The reason for taking this sample is that as my form of cancer is related to white blood cells, there is a chance that the bone marrow has been infected. From this sample, they can asses how far these cells have migrated.

The nurses and Doctors were fairly reassuring and helped to explain each stage, but I thought I’d explain the procedure from my point of view. I should also add that experience will be different for different people so please talk to your specialist if you have any concerns.

step 1 – anaesthetic.

The anaesthetic is applied first to numb the area and the soft tissues that the biopsy needles will be passing through.

obviously the needle is fairly large as they need to insert one needle to puncture the bone then another to collect the sample. The anaesthetic is applied using a needle which gives a sharp scratch. Due to the amount of tissue between the skin surface and the bone, this needle is quite long and as it went in and as the liquid was injected I found this a little uncomfortable, but this discomfort was probably more tolerable than I would expect from a dentist.

step 2 – bone marrow aspirate

this first step is to extract a sample of fluid from the bone marrow. From me they took 2 vials (the same as for blood tests). The sample is taken with a long needle which passes straight into your bone. Being a long distance runner, my bones are fairly hard which means the needle took a lot of effort to puncture the bone. The first part as it passed through the tissue was fairly pain free and when it reached the bone the discomfort was tolerable. Rather than a stinging sensation, it felt more like a numb throb as I felt the pressure on my hip and the liquid drain. The nurse explained that sometimes as the pressure is released there can be a bit of discomfort, which I experienced as a numb throbbing perhaps warm sensation.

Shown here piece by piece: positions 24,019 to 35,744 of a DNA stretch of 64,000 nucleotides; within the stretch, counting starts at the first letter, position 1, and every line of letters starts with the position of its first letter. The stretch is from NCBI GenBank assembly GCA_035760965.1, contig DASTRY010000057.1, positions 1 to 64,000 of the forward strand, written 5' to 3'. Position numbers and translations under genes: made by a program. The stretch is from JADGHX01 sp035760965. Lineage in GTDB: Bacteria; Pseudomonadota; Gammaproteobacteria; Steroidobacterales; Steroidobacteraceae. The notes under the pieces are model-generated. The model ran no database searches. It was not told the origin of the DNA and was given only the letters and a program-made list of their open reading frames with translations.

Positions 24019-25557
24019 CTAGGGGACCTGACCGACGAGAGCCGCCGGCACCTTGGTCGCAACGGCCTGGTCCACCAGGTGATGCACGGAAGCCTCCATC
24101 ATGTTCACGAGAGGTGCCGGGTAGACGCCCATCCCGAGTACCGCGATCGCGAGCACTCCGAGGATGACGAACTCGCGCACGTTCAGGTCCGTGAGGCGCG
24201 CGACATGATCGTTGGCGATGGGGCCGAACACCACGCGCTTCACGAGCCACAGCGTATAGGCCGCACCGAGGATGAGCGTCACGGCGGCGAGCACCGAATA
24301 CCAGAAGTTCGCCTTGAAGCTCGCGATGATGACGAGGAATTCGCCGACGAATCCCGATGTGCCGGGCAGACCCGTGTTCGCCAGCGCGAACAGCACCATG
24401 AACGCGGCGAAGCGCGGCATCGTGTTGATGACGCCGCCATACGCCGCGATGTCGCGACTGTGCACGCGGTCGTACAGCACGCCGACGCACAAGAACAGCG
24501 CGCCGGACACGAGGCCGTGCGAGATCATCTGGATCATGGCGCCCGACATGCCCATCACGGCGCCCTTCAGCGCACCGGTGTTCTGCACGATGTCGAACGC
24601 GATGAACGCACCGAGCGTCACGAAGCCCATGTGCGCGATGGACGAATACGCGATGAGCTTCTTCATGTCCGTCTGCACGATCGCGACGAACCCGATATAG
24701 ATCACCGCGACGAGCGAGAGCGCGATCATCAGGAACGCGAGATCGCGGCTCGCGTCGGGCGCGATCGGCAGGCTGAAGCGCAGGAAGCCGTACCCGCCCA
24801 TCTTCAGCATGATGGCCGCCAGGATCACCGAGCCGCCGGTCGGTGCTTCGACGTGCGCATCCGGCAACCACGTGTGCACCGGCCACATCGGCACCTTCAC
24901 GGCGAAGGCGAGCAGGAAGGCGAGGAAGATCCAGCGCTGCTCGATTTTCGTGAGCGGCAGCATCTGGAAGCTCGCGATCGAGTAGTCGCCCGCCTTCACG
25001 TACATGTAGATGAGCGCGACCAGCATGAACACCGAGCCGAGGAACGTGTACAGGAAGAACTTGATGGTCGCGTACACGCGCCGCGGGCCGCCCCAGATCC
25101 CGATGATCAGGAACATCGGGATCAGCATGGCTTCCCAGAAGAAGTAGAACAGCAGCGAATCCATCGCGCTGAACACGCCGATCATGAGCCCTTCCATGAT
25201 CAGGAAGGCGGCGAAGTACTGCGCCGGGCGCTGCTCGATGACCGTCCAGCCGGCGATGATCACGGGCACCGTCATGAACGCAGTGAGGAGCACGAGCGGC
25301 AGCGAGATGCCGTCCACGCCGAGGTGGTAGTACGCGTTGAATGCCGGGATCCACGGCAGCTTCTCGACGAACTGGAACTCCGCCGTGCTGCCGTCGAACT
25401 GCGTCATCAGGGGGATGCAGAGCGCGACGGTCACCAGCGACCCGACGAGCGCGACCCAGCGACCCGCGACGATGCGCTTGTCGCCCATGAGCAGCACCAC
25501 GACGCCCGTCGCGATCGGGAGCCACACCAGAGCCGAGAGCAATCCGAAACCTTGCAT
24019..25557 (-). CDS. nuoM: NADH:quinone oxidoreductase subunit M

at this point, the nurse also prepared some slides so that the liquid can be assessed under the microscope. What he’s looking for here is lumps of bone marrow which can sometimes be mixed in with the blood.

Slides, samples and biopsy.
Slides, samples and biopsy.

step 3 – trephine biopsy of bone marrow

This final stage is to collect a plug of bone marrow for further testing. As mentioned before, my bones are fairly hard which means that this process was a little uncomfortable for me. Sometimes this can be performed with a small hand drill but talking to the nurse, he preferred to make the cut by hand as the drill can be a little too rough and also can give poor samples. This next needle is slightly larger than the first and is pushed through the skin using a slight and gentle turning motion to get through to the bone. The bone is then cut by turning the needle and pushing at the same time to collect the sample. The sample is taken through the tube and pulled out in one piece as a plug. (A bit like uncorking a bottle of wine!) From my experience, although a little uncomfortable, and lasting slightly longer, this was no more unpleasant than the first procedure. And I will honestly say that having teeth removed is much more uncomfortable.

Biopsy needle
Biopsy needle

step 4 – dressing and healing

Once complete, the nurse applied pressure to stop the bleeding and applied a dressing. I was advised to sit for a few minutes to assist with the pressure. The procedure was performed about 2 hours ago as I write this and although I can feel that I have a wound, the pain is no more than a dull sensation in my hip and a bit of stinging on the skin, which could easily be where hairs are trapped in the dressing adhesive!

so in summary, the procedure is about 15-20 minutes long, and although uncomfortable, I will be much less nervous going into the second assessment after my first phase of Chemo.